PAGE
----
19 posts categorized "Food Aid"
Today is April 15, also known as tax day in the United States. People around the country are scrambling to meet the midnight deadline for filing, many of them groaning as they prepare to make sizable payments to the Internal Revenue Service. Tax day in America has become a national day of grousing for the most part, but it doesn't have to be—NETWORK Lobby is promoting a #taxpayerpride campaign on social media, and asking people to take selfies with some of the great things taxes pay for and post them to social media.
"Many of our faith traditions call us to pool our financial resources for the common good,"Sr. Simone Campbell of NETWORK wrote in the launch of the #taxpayerpride campaign. "What makes our country great is our commitment to everyone having enough and no one getting left behind."
We agree! So, to that point, here are three functions of the federal government that are funded by our taxpayer dollars and that support the biblical vision of community and nation as lifting up those who are vulnerable.
1) Earned Income Tax Credit
The earned income tax credit, or EITC, is a refundable federal tax credit (people apply while completing their income tax returns) that supplements the wages of low-income workers. Although there has been some debate on Capitol Hill about expanding the program to include childless workers--an expansion Bread for the World supports—EITC has historically had bi-partisan support, a rare hand-up that most members of Congress can get behind.
The working poor often shoulder a greater share of the tax burden relative to their income, contrary to the conventional wisdom in some circles. A 2012 Citizens for Tax Justice study found that the poorest fifth of Americans, a group with an average cash income of $13,000 per year, saw 17.4 percent of their incomes go to taxes—including payroll tax, sales tax, and excise tax—in 2011.
The EITC helps offset this a bit by allowing low-income workers to keep more of what they earn. In 2010, this credit lifted 5.4 million people out of poverty—including 3 million children.
2) Food-Aid Reform
Even people who don't complain about paying taxes may express concern about our government's stewardship of tax dollars. One example of our tax dollars being used wisely is food-aid reform, the movement to update our government's outdated practices related to food aid, the assistance our nation provides to hungry people across the globe.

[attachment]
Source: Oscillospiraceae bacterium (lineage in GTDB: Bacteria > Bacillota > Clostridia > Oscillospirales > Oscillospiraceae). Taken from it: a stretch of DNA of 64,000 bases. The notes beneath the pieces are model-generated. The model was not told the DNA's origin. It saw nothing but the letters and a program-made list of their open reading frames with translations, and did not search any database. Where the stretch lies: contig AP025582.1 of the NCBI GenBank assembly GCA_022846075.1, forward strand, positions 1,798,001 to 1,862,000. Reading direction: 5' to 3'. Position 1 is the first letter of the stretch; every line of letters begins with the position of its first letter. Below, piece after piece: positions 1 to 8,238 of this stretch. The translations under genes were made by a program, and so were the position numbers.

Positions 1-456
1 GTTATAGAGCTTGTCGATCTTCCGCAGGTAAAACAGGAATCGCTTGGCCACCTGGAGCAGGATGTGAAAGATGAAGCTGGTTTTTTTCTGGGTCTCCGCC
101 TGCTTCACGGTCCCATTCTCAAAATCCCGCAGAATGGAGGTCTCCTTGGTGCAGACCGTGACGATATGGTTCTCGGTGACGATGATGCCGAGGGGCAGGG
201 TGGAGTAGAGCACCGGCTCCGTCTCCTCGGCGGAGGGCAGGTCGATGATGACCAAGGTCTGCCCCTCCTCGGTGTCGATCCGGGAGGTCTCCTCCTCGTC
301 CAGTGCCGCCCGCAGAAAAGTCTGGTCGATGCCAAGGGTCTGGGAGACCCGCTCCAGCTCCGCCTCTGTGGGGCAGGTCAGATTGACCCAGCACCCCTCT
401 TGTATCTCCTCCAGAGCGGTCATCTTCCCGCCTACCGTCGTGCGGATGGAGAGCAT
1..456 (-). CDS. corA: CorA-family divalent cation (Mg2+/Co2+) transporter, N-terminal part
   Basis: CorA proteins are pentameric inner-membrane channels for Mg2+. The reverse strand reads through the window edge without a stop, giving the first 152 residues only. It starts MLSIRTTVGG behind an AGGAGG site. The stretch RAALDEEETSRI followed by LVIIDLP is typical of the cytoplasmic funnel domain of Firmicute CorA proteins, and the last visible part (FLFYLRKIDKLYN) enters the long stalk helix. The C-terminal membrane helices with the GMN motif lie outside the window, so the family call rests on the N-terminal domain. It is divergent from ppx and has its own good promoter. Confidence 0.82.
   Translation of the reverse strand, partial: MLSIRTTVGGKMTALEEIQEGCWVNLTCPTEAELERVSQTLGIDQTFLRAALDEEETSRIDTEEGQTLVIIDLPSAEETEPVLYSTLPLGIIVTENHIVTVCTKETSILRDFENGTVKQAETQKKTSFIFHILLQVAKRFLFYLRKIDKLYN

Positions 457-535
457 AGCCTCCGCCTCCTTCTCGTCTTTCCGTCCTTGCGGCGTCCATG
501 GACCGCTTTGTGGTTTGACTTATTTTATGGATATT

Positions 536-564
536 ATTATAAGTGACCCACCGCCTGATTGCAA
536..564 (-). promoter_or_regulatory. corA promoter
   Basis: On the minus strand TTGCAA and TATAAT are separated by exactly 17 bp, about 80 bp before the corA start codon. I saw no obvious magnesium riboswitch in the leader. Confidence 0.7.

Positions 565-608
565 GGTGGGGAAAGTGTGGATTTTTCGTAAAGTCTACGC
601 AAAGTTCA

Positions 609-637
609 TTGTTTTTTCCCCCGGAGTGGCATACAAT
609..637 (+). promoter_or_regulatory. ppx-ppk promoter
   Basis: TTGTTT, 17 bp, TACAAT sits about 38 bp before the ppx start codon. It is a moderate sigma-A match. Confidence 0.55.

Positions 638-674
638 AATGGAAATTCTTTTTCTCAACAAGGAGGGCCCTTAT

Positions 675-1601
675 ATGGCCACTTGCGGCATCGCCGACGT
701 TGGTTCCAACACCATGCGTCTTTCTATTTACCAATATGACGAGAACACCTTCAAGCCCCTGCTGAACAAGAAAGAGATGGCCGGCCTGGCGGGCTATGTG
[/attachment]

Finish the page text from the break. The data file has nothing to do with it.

Food aid already helps feed people overseas at very little cost—less than .05 percent of the federal budget each year. And smart, simple changes to food-aid programs (as outlined in Bread for the World's 2014 Offering of Letters) would allow food aid to benefit millions more people each year — at no additional cost to U.S. taxpayers. Better utilization of existing tax revenue in a way that helps more people is something tax payers can feel good about.
3) Safety Net Programs
When people are asked to cite some of the great things their tax dollars fund, they often mention national parks, public museums and libraries, or bridges and roads. While Americans are fortunate to live in a country where our government values and invests in things like cultural enrichment and infrastructure,we're even more privileged to live in a nation that has a social safety net in place to catch people before they fall into poverty.
According to the Center on Budget and Policy Priorities (CBPP), about 12 percent of the federal budget in 2013, or $398 billion, supported programs that provide aid to individuals and families facing hardship (other than health insurance or Social Security benefits). Included in that figure are SNAP (food stamps), school meals, low-income housing assistance, and many other important programs.
A CBPP analysis shows that government safety net programs kept some 41 million people out of poverty in 2012. Although not nearly enough of our tax dollars go toward helping people in need, the good news is that the money we do spend on social safety net is vital and does much good, something that should make taxpayers feel very proud.
U.S. food assistance has been critical in helping more than 3 billion people in over 150 countries over the past five decades. Food assistance saves lives, helps people recover from crises, and breaks the cycles of chronic poverty and malnutrition.
Unfortunately, humanitarian needs and the scope of food crises continue to expand while many countries, including our own, face increasing budget constraints. In 2011 alone, 206 million people were affected by droughts, floods, hurricanes, and other natural disasters. Globally, 870 million people are chronically food-insecure. All of this underscores the critical importance of food aid from our federal government, which has long been a leader in providing this assistance.